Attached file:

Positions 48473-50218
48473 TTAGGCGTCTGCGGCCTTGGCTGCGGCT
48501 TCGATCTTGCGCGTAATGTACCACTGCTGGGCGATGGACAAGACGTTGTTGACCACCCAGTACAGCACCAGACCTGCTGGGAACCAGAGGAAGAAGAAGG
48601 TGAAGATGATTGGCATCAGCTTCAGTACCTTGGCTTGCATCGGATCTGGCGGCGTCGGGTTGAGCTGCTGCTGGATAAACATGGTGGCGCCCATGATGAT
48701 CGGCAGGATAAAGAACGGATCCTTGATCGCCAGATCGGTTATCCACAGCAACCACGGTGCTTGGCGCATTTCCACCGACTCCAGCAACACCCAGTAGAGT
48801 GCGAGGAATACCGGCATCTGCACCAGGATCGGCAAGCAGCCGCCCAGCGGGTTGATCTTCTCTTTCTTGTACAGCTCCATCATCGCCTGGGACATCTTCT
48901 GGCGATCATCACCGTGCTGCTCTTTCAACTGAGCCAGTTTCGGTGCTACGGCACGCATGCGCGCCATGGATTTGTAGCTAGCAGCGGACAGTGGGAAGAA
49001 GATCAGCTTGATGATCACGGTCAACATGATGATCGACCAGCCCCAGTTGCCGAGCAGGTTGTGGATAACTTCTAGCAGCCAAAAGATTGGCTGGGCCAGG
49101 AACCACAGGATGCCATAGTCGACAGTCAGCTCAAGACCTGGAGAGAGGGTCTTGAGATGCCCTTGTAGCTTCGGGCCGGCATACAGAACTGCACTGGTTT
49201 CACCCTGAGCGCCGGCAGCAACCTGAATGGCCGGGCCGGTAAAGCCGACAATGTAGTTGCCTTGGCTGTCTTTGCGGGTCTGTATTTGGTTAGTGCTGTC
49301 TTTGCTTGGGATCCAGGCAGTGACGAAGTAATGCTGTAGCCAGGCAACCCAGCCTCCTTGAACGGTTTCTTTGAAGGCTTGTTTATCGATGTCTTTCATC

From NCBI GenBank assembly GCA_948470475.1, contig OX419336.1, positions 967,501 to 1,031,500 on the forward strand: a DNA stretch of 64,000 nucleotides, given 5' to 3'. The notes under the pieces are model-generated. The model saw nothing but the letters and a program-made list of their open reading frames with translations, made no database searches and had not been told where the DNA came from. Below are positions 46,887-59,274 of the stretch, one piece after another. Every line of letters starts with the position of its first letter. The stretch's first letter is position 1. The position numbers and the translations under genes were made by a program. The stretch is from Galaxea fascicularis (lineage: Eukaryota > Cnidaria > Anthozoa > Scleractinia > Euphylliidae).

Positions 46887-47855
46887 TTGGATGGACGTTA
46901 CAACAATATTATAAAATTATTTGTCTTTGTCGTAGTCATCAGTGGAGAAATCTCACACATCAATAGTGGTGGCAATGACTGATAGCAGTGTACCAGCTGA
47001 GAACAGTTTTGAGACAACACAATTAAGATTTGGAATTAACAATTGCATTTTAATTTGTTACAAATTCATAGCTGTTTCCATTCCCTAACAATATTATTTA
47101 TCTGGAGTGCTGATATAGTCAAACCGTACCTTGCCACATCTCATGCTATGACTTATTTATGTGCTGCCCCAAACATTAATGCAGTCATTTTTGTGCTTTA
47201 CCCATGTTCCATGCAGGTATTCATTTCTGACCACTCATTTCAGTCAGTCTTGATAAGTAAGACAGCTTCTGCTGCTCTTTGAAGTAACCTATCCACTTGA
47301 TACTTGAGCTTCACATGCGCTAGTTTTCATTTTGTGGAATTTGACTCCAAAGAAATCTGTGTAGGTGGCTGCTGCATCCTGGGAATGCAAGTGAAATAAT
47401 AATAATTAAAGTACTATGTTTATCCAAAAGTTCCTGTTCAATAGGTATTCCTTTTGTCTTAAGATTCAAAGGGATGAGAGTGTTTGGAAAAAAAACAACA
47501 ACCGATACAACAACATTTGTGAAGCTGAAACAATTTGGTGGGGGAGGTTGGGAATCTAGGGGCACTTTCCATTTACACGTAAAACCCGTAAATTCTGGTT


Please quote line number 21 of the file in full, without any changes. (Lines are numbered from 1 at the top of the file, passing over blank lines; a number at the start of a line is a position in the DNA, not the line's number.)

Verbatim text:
47501 ACCGATACAACAACATTTGTGAAGCTGAAACAATTTGGTGGGGGAGGTTGGGAATCTAGGGGCACTTTCCATTTACACGTAAAACCCGTAAATTCTGGTT